The Waves DEX generally requires identity checks in two instances: when users opt for fiat cash out, through the Czech Republic-based payment processor Coinomat, a separate company Ivanov launched in 2013; or when they issue a token on the Waves platform and then list it publically on the DEX.

Private token issuance traded through private listing options, according to Ivanov, does not require identity checks for compliance. And neither does trading of bitcoin for other tokens.

“For now, you can do crypto-to-crypto trading without any type of KYC,” Ivanov told CoinDesk.

But Drew Hinkes, chief legal counsel and co-founder of the crypto advisory firm Athena Blockchain, told CoinDesk that exception probably doesn’t apply to users in the U.S.

“We know from the 2013 guidance issued by FinCEN [Financial Crimes Enforcement Network] that a lot of people in the crypto ecosystem need to have a BSA, the Bank Secrecy Act, and AML, which is anti-money laundering, compliance programs,” Hinkes said. “Those programs are required to include customer identification programs.”

According to this guidance, if an exchanger accepts or transmits a virtual currency, or if the exchanger buys or sells virtual currency for any reason, they are a money transmitter under FinCEN’s jurisdiction, and thus required to check ID.

“The guidance says that, when defining a money transmitter, they don’t care whether you use real currencies or convertible virtual currencies,” said Hinkes, who is also an adjunct professor at New York University’s School of Law and Stern School of Business.

Meanwhile, Waves node operator RewardMob requires users to hand over personal information such as their full names and addresses, according to Koch, who cited requirements of Canadian sweepstakes law.


This week’s phishing attack not only put a damper on the DEX launch, it also prompted criticism of Waves’ practice of having users enter their recovery seeds – strings of words that act like passwords for crypto wallets – into a website to use its software wallet.

Drawing a different lesson from the hijacking, Ivanov said, “We and the whole industry need to work on decentralized domain name systems.”

A spokeswoman for Waves added that “the DNS servers of the Waves website are maintained by the registrar, and in this case, their security is beyond our control. Nevertheless, the security levels of the registrar are, indeed, in question, and so we are currently considering further action … to make sure that this one-time breach will never occur again.”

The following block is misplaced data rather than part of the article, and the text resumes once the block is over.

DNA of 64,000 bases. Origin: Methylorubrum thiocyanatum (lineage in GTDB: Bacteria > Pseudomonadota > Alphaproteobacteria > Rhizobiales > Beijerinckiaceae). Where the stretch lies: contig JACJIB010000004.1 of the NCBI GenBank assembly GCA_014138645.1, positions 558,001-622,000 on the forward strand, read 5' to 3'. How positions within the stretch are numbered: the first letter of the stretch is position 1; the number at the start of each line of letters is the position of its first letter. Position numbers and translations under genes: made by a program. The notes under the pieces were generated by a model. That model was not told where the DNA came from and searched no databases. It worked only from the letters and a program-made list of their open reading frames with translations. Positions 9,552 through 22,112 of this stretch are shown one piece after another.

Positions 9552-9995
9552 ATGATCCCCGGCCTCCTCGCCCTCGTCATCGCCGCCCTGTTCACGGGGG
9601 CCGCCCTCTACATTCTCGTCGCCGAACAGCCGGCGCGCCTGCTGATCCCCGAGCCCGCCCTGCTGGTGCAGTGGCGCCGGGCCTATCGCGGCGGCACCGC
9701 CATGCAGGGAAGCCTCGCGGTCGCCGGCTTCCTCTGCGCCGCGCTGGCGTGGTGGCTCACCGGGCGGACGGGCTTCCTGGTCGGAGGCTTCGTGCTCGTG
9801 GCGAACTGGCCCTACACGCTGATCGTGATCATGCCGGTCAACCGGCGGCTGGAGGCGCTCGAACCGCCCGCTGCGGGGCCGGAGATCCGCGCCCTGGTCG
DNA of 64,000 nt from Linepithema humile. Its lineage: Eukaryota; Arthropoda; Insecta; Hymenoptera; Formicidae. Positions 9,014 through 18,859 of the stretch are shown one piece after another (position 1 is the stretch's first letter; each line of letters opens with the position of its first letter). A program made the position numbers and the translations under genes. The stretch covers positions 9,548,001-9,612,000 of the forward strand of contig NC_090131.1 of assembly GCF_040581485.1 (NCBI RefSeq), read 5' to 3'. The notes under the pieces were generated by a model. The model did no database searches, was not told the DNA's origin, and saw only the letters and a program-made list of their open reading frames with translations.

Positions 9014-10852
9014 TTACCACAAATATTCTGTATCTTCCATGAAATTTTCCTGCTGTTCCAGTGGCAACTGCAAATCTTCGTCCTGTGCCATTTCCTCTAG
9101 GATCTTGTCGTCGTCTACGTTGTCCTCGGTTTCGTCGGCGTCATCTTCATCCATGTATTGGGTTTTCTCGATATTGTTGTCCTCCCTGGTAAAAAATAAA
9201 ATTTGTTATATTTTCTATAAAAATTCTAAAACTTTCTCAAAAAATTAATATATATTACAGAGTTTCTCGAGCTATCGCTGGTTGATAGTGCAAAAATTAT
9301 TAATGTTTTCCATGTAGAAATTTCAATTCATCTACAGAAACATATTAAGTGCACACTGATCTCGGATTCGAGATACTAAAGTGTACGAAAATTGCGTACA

The incident was not the company’s first brush with security flaws, though.

In 2017, an audit by the cybersecurity firm Kudelski Security pointed out that despite overall “good security engineering,” Waves’ unique blockchain was susceptible to several types of attack and that users’ wallet passwords were stored in a cleartext database that was “readable to anyone accessing the file system.”

When asked about this, Ivanov said:

“Most of the recommendations were carried out. As for the passwords, all the critical moments have been fixed. They are still stored in a clear config file.”

Eigenmann said he was unimpressed with Waves’ infrastructure or ICO.

“It’s just embarrassing the level of software development skills which goes into some of these projects,” he told CoinDesk. “I don’t see any real value in tokens for exchanges.”

Regardless of the controversy, Waves’ volume is staggering for a new exchange with self-custody options.

According to Waves’ internal data, on June 23rd alone DEX traders swapped Waves tokens for $1.59 million worth of bitcoin and $251,697 worth of monero, just to name a few.

Ivanov said he was grateful to the community for supporting their ICO and is eager to deliver real value to global businesses.

“Our blockchain is quite fast,” he said, claiming Waves can process 500 transactions per second. “We have a very active Brazilian and Turkish community, you can even trade a token Lira on our exchange.”

Bank vault via Shutterstock